Watch 20 Feet from Stardom to get some real world inspiration on what to do with this character.
Now, if Zoey had gotten her gorgeous pressed-hair head shots and her Avery-fairy-dusted demo and then gone back to the audition place all confident and optimistic, only to have the gatekeeper tell her, “Sorry. You’re just not the right fit for us,” now, that’s a conflict I could have related to.
November 18, 2013 § 4 Comments
November 18, 2013
I met my favorite filmmaking duo, Dia and Allan of Cheza Jouer Films, for dinner on Saturday night. Talk turned to our favorite TV shows, and Dia inevitably shared her off-point observations.
Dia: I really like Sleepy Hollow, but Nicole Beharie is so petite. Don’t you think that makes her unconvincing as a police officer?
Me: No, I think she projects strength and presence.
Dia: But she’s so tiny. Even in heels. How would she get somebody in a headlock?
Me: The goal of law enforcement officers is to not let anyone get close enough to have to put them in a headlock. That’s why they carry guns.
Dia: And the teddy bear in Grimm —why doesn’t she have any powers?
Me: Rosalee has powers. She’s the potions master.
Dia: Monroe and Renard turn into creatures and have superpowers. She turns into a creature, nothing.
Me: She makes the kick-ass potions that save peoples’ lives.
Dia: Sure, she cooks in the kitchen. Anybody can do that.
Me: Did you miss the part about saving peoples’ lives?
Dia: When Monroe and Renard had to take Nick down, they could have used her help.
Me: When Sgt. Wu collapsed and his entire body erupted like a volcano, who made the potion that saved him?
Allan: I love Sgt. Wu.
Dia: All I’m saying is, if Rosalee had superpowers too, everything would get taken care of a lot more efficiently.
Me: Except when someone gets poisoned or hexed and needs one of Rosalee’s antidotes.
Allan: You two are going to be doing a lot of fighting in the writer’s room.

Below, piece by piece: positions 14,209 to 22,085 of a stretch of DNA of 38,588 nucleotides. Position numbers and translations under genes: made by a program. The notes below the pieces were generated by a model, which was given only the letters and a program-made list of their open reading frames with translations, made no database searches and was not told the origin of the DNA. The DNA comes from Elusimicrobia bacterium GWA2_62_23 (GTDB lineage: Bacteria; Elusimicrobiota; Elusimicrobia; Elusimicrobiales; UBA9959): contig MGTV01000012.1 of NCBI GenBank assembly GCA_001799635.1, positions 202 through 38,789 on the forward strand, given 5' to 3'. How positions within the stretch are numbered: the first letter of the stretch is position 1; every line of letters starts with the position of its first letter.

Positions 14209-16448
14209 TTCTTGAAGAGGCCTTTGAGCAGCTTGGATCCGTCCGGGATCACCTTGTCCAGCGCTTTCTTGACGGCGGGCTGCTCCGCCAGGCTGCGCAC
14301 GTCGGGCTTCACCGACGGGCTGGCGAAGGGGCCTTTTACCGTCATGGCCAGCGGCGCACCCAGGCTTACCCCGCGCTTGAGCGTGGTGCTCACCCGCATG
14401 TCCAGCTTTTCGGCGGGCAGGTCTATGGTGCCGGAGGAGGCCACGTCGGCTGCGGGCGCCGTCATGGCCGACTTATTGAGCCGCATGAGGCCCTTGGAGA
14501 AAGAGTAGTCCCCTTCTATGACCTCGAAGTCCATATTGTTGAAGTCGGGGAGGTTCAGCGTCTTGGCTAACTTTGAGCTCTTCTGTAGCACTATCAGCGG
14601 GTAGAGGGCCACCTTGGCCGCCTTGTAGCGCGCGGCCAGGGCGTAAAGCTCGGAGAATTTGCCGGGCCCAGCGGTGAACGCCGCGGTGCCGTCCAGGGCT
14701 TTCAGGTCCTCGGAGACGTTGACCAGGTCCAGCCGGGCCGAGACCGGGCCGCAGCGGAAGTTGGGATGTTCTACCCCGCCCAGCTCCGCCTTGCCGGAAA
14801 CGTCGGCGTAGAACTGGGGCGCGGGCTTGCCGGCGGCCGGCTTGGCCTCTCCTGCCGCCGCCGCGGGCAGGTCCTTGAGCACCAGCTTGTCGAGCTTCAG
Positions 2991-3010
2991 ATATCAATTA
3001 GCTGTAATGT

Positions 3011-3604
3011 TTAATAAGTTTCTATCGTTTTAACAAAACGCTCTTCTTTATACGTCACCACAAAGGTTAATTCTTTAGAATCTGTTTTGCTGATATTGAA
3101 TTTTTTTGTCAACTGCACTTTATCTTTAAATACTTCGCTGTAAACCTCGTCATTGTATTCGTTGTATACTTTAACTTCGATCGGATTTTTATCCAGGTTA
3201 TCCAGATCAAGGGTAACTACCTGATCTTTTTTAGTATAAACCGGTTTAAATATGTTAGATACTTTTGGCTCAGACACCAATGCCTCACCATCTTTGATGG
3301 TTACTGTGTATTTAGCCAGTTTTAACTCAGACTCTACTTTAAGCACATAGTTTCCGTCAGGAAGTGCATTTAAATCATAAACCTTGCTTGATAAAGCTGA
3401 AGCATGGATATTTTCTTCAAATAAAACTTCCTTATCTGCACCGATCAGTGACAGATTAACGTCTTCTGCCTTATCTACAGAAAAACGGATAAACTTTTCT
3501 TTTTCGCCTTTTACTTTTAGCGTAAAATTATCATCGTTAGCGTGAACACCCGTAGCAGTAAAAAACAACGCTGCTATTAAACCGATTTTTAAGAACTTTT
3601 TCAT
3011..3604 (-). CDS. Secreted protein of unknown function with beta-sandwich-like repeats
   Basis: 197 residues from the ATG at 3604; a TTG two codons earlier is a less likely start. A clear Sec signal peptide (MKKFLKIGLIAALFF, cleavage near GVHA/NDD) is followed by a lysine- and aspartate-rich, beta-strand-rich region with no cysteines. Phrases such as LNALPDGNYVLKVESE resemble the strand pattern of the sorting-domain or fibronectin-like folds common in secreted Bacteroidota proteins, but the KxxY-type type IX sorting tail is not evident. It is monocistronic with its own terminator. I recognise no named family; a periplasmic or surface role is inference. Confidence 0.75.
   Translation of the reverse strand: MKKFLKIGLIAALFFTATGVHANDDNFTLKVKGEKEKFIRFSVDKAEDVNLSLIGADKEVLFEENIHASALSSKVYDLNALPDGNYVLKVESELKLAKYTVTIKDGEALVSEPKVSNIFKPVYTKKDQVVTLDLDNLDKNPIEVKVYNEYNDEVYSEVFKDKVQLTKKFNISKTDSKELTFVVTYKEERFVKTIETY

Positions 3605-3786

October 21, 2013 § 4 Comments
And by the way, my only bliss this past week
October 21, 2013
Sorry I haven’t posted in awhile. I got hit with a family crisis—I didn’t even get to go to the art exhibit I’d been planning on for the past three weeks. It looks like everything is getting resolved, though, and for the best. Through all that, the joy I did get during some troubling hours came from my shows. Yep. The TV.
It is crazy-ass good times and the right blend of funny and freaky-deaky. Not to mention the two leads are a pleasure to watch together. It’s already been renewed for a second season. The only complaint I have is no new episodes until November 4th.
Superheroes: A Never-Ending Battle
Superheroes! It came on at the same time as Agents of S.H.I.E.LD. so thank goodness for DVRs. I sat down for all three hours of this one.
Text from Dia:
Have u seen a new show called Brooklyn 99? It is hilarious. . . The chief of police reminds me of you.
This is the second time Dia has said I remind her of a dry, sarcastic, male who is a police officer. And I’m totally okay with that. Besides, Brooklyn Nine-Nine is hilarious. I mean laugh out loud.
Witches of East End
I’ve been longing for a show centered on witches who aren’t getting their broomsticks handed to them by vampires. I got what I “witched” for on this one.
What TV shows have stuck with you so far this fall? Which shows get you through the hard times?